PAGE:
Why does ncurses support only eight colors?

If you've looked into the color palette available in curses, you may wonder why curses supports only eight colors. The curses.h include file defines these color macros:


But why only eight colors, and why these particular colors? At least with the Linux console, if you're running on a PC, the color range's origins are with the PC hardware.

A Brief History of Color

Linux started as a PC operating system, so the first Linux console was a PC running in text mode. And to understand the color palette on the PC console, you need to go all the way back to the old CGA days. In text mode, the PC terminal had a color palette of 16 colors, enumerated 0 (black) to 15 (white). Backgrounds were limited to the first eight colors:

  • 0. Black
  • 1. Blue
  • 2. Green
  • 3. Cyan
  • 4. Red
  • 5. Magenta
  • 6. Brown
  • 7. White ("Light Gray")
  • 8. Bright Black ("Gray")
  • 9. Bright Blue
  • 10. Bright Green
  • 11. Bright Cyan
  • 12. Bright Red
  • 13. Bright Magenta
  • 14. Yellow
  • 15. Bright White

These colors go back to CGA, IBM's Color/Graphics Adapter from the earlier PC-compatible computers. This was a step up from the plain monochrome displays; as the name implies, monochrome could display only black or white. CGA could display a limited range of colors.

CGA supports mixing red (R), green (G) and blue (B) colors. In its simplest form, RGB is either "on" or "off". In this case, you can mix the RGB colors in 2x2x2=8 ways. Table 1 shows the binary and decimal representations of RGB.

Table 1. Binary and Decimal Representations of RGB

000 (0) Black
001 (1) Blue
010 (2) Green
011 (3) Cyan
100 (4) Red
101 (5) Magenta
110 (6) Yellow
111 (7) White

To double the number of colors, CGA added an extra bit called the "intensifier" bit. With the intensifier bit set, the red, green and blue colors would be set to their maximum values. Without the intensifier bit, each RGB value would be set to a "midrange" intensity. Let's represent that intensifier bit as an extra 1 or 0 in the binary color representation, as iRGB (Table 2).

Table 2. Using the Intensifier Bit

0000 (0) Black
0001 (1) Blue
0010 (2) Green
0011 (3) Cyan
0100 (4) Red
0101 (5) Magenta
0110 (6) Yellow
0111 (7) White
1000 (8) Bright Black
1001 (9) Bright Blue
1010 (10) Bright Green
1011 (11) Bright Cyan
1100 (12) Bright Red
1101 (13) Bright Magenta
1110 (14) Bright Yellow
1111 (15) Bright White

But there's a problem: 0000 Black and 1000 Black are the same color. There's no red, green or blue color to intensify, so black is black whether or not the "intensifier" bit is set. To get around this limitation, CGA actually implemented a modified iRGB definition, using two intermediate values, at about one-third and two-thirds intensity. Most "normal" mode (0 to 7) colors used values at the two-thirds intensity, with the exception of yellow, which was assigned a one-third green value that turned the color brown or orange. To translate from "normal" mode to "bright" mode, convert zero values to the one-third intensity and two-thirds values to full intensity.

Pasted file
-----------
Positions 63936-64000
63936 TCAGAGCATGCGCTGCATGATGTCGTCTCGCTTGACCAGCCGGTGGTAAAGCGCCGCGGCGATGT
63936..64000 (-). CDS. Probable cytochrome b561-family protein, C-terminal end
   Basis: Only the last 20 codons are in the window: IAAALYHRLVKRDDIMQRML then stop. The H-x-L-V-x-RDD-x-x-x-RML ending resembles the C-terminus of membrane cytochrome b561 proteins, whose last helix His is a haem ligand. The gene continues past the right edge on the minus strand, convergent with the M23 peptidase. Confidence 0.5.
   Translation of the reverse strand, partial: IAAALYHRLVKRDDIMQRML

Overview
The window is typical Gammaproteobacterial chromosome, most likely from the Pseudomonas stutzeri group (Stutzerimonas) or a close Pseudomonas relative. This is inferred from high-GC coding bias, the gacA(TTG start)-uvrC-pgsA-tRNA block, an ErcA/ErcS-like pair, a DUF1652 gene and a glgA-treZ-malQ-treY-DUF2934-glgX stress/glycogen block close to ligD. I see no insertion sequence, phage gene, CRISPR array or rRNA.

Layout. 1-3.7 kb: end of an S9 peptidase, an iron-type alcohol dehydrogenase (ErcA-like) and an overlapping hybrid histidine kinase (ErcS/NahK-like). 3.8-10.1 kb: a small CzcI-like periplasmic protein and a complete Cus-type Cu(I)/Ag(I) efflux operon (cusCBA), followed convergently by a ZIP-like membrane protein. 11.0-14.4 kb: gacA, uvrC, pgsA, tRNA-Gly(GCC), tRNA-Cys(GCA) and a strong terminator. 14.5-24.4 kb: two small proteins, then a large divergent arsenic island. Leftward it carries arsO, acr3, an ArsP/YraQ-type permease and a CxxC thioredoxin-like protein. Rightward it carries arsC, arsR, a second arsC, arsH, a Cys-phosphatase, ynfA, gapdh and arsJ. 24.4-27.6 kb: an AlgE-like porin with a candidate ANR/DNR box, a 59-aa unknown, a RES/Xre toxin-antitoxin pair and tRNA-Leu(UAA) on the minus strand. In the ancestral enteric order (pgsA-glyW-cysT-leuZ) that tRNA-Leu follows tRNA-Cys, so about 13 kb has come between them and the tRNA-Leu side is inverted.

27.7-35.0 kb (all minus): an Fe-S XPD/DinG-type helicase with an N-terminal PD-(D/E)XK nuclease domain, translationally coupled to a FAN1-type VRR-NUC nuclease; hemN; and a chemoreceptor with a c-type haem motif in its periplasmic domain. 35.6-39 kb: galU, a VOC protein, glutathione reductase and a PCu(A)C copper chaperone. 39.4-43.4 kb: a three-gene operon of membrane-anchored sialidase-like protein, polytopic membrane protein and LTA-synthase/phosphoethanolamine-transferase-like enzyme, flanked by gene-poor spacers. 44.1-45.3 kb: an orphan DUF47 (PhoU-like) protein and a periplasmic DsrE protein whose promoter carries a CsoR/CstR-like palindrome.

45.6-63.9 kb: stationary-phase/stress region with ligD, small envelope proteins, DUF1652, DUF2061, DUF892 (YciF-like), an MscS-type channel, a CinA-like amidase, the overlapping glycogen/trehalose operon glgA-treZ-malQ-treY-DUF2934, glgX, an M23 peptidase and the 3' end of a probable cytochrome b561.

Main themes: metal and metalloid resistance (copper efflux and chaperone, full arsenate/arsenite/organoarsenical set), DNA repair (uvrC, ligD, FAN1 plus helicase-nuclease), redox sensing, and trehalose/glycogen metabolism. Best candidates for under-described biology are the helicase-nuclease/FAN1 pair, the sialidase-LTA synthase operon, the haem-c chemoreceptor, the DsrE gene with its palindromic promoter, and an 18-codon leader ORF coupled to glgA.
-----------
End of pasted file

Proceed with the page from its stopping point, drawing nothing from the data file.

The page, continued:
Table 3 shows another iteration of the color table, using 0x0 to 0xF for the color range on each RGB value, with 0x5 and 0xA as the one-third and two-thirds intensities, respectively.

Table 3. Color Table Using 0x0 to 0xF for the Color Range on Each RGB Value with 0x5 and 0xA as the One-Third and Two-Thirds Intensities, Respectively

0000 (#000) Black
0001 (#00A) Blue
0010 (#0A0) Green
0011 (#0AA) Cyan
0100 (#A00) Red
0101 (#A0A) Magenta
0110 (#A50) Brown
0111 (#AAA) White
1000 (#555) Bright Black
1001 (#55F) Bright Blue
1010 (#5F5) Bright Green
1011 (#5FF) Bright Cyan
1100 (#F55) Bright Red
1101 (#F5F) Bright Magenta
1110 (#FF5) Bright Yellow
111 (#FFF) Bright White

You may wonder why there are only eight background colors. Note that DOS also supported a "Blink" attribute. With this attribute set, your text could blink on and off. The "Blink" bit was encoded at the end of the foreground and background bit-pattern:


That's a full byte! Counting from right to left: four bits to represent the text foreground color (0000 Black to 1111 Bright White), three bits to code the background color (000 Black to 111 White) and one bit for the "Blink" attribute.

And, that's how curses got 16 text colors: eight standard-intensity text colors and eight high-intensity text colors. On the Linux console, these are essentially the same colors used in old DOS systems. That's also why you'll often see "brown" labeled "yellow" in some old DOS programmer references, because at least on DOS systems, it started out as plain "yellow" before the intensifier bit. Similarly, you also may see "gray" represented as "Bright Black", because "gray" is really "black" with the intensifier bit set.

Sample Program

Let me demonstrate the Linux terminal colors with a simple program. This color demo will iterate through all available color combinations using curses.

First, I need a simple function to create all possible color pairs:

void init_colorpairs(void)
    int fg, bg;
    int colorpair;

    for (bg = 0; bg <= 7; bg++) {
        for (fg = 0; fg <= 7; fg++) {
            colorpair = colornum(fg, bg);